A special prosecutor cleared South Korean President-elect Lee Myung-bak of financial fraud allegations Thursday, allowing him to take office next week with his mandate untarnished.

The announcement ended a probe over suspicions that Lee colluded in a 2001 stock case, a controversy that plagued Lee throughout last year's campaign.

"It is fortunate that all suspicions were cleared once again," Lee said in comments released by his office. "I thank the people who have given me trust and support so far. I think the way to repay this is to work harder and devote myself to serving the people and saving the nation's economy."

Government prosecutors had already cleared Lee of the allegations, which he also strongly denied, weeks before the election. But rival lawmakers pushed for the special probe in an apparent attempt to keep the scandal alive through the vote.

South Korean voters, however, overlooked the alleged wrongdoing to give Lee a landslide victory in the Dec. 19 vote.

"The president-elect was not involved in the stock price manipulation," special prosecutor Chung Ho-young said in a televised announcement of the outcome of a 38-day investigation.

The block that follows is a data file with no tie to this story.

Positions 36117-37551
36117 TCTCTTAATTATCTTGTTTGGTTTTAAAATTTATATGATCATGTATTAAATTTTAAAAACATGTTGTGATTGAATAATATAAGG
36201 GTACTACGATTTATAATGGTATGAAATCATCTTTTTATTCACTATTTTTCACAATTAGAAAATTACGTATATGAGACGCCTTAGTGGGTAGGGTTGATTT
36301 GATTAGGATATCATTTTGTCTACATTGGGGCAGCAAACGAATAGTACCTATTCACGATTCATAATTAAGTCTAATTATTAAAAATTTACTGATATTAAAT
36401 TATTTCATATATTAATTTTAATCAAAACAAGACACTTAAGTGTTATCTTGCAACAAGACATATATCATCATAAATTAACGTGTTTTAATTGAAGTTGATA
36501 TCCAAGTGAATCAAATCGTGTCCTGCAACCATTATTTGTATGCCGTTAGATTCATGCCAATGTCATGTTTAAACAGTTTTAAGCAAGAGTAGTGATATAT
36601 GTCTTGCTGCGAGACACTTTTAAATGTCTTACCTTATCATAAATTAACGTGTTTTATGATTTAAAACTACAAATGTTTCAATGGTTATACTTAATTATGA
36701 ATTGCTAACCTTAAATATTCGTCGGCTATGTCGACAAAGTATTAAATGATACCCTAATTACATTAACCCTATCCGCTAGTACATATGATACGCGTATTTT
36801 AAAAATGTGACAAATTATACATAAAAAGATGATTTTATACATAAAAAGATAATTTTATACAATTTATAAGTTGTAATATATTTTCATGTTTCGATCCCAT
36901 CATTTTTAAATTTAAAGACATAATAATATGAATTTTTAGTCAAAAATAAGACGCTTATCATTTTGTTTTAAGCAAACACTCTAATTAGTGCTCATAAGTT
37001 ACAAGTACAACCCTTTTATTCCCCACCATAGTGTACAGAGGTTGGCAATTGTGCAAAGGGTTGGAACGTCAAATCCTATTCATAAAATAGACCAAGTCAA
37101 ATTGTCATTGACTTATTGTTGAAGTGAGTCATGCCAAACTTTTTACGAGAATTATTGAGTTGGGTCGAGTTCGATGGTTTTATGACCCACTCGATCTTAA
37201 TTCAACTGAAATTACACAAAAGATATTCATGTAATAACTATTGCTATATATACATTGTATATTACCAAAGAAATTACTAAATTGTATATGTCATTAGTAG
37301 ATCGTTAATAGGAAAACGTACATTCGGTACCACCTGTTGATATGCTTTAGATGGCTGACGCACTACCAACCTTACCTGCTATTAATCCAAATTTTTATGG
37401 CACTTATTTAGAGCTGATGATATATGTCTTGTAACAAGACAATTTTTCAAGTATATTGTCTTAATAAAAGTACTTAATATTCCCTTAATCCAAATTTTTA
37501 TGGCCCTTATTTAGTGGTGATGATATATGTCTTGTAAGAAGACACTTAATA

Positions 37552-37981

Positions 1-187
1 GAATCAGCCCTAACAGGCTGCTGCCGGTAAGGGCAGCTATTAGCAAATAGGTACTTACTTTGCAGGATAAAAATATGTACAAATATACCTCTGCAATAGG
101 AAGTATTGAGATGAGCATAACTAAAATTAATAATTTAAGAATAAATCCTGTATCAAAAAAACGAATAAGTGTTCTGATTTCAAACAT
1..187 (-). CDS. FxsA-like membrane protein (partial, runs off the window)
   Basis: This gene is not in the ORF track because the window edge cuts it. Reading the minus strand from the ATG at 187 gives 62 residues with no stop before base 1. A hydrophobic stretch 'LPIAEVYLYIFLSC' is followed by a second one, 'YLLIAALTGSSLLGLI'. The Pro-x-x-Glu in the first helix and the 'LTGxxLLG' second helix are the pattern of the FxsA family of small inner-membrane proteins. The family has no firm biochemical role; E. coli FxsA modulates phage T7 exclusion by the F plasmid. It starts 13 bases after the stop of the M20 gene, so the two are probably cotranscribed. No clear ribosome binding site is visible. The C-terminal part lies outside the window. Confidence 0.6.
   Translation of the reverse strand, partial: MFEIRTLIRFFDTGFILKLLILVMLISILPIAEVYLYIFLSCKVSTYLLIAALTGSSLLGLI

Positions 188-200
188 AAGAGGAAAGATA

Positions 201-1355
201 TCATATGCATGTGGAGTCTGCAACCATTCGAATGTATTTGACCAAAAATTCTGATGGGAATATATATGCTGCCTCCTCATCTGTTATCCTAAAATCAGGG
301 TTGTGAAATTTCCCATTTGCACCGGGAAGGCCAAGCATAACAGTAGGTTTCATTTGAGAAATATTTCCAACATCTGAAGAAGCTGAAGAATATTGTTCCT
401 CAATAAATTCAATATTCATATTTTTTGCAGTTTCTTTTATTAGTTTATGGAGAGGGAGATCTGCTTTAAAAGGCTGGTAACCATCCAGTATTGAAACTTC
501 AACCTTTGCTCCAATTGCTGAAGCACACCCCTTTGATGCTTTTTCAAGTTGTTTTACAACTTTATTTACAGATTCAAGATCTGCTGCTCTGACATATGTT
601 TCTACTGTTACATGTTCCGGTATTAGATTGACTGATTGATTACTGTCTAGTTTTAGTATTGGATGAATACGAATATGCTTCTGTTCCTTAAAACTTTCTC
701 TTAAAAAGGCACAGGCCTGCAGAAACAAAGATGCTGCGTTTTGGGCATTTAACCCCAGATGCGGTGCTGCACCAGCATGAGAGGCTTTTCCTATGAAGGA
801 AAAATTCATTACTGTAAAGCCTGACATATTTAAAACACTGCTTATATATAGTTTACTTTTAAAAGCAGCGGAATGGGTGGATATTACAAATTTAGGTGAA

Lee's relatives and former business partners had attempted to stop the probe by filing a petition with the Constitutional Court, but the court ruled last month that the investigation could go on, making Lee the first South Korean president-elect to undergo a criminal inquiry. Special prosecutors questioned Lee on Sunday.

Even if Lee had been found at fault, he would have still been able to assume office Monday as scheduled because the constitution grants sitting presidents immunity from criminal prosecution except with especially serious charges such as treason.

However, such a case would have significantly undermined his mandate to assume the highest office in South Korea.

He also cleared Lee of allegations that he had owned a tract of land in Seoul under another person's name and lied about it, and that he gave illicit business favors to a company while serving as Seoul's mayor from 2002-2006.

The scandal came to a head in November with the extradition from the United States of fugitive Korean-American fund manager Kim Kyung-jun, who once had joined Lee in setting up an Internet financial firm.

Kim was accused of making millions of dollars by rigging stock prices from a separate investment company and fleeing to the United States with the ill-gotten gains.

At issue has been allegations by Lee's liberal rivals that the money used for the stock manipulation came from a third investment firm, known as BBK, and that Lee was its real owner — meaning he was involved in the crime.

Lee has claimed the accusations were a plot by the rival party to discredit him.

Just days before the election, a 2000 video surfaced of Lee bragging in a speech that he founded BBK. Lee said the comments were taken out of context.